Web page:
This is the intention of most masocore games, so I’m not calling them bad games, but I don’t like them. Memorizing your arbitrary board is not fun. It’s not something I can get better at (I can’t grow my ability to see random things in the future) so my skill never advances and thus each level remains equally hard no matter how many other levels I’ve seen. You will always die the first time through a level through no fault of your own. I don’t want to play games where my goal is ultimately to memorize a random series of moves; I don’t think that creates an engaging system that I can master.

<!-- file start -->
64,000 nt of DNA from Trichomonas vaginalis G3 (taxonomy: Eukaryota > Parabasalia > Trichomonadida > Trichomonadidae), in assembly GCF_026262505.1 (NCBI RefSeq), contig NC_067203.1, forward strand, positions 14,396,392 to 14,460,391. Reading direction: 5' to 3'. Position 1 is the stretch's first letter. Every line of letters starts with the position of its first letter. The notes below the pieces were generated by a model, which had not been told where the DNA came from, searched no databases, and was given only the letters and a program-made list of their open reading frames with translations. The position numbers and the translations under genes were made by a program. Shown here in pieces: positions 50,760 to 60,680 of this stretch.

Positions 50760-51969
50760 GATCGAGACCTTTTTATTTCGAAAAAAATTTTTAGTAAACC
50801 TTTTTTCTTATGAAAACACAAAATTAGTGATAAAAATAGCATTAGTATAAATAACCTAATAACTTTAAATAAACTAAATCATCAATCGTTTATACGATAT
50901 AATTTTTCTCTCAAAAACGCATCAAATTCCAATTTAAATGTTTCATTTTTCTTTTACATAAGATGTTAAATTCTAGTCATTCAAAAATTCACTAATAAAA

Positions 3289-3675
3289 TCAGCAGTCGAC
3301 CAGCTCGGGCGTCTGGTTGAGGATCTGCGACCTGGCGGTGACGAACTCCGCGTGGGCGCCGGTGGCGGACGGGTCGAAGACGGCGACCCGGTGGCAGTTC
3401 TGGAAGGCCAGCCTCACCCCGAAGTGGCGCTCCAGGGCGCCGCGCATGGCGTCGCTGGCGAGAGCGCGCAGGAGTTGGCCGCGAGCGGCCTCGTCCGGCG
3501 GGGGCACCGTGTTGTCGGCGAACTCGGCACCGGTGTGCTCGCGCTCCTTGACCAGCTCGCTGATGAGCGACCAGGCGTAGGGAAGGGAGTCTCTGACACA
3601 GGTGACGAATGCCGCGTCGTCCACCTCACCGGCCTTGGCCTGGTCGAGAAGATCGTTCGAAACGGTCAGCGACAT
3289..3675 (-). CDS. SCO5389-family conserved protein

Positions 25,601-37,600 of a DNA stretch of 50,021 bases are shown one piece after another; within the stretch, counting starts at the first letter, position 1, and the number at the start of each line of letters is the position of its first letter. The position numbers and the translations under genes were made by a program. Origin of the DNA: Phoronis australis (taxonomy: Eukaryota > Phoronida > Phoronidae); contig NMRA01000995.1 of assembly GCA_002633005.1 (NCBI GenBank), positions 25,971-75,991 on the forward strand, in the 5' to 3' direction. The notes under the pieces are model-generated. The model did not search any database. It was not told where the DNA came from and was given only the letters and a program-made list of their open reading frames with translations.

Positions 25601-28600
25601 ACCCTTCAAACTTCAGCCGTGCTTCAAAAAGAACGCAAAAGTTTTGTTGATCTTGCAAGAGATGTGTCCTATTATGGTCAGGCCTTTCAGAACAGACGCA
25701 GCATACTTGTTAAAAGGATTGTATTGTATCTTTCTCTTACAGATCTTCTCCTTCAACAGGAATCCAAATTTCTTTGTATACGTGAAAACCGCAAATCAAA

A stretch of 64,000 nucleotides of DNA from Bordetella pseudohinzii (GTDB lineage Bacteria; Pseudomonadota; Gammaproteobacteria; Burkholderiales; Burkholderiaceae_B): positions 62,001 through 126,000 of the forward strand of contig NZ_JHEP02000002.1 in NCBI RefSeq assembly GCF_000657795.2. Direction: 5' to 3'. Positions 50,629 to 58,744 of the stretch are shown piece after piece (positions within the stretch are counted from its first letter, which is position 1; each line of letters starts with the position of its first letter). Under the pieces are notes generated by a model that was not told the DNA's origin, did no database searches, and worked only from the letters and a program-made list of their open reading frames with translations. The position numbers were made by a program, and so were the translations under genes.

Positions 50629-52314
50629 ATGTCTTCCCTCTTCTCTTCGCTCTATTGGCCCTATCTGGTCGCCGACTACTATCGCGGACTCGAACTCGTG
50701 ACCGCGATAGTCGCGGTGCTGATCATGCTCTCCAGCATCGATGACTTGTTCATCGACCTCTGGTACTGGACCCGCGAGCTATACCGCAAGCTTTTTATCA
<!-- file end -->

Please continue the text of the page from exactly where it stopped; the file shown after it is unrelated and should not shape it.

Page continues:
Of course, I died A LOT in Give Up Robot, so how is that game any different? The key is in the level design. With very few exceptions (the leap of faith in Hard 7, for example), the challenge is always very evident on the screen. You can see your targets, the obstacles are obvious, and the game elements are generally predictable. The levels always have a clear thesis – Hard 3 and Hard 9 are the most beautiful of these to me, where the levels are about getting into a rhythm of swings that feels very elegant and natural when you master it.  You can almost always find a position of relative safety where you can hang and experiment with different swings and jumps. And the levels are very short. If you die, you just go back to the beginning of that level. No level has much more that 6-8 moves in it altogether, so it’s not a huge waste of investment to die.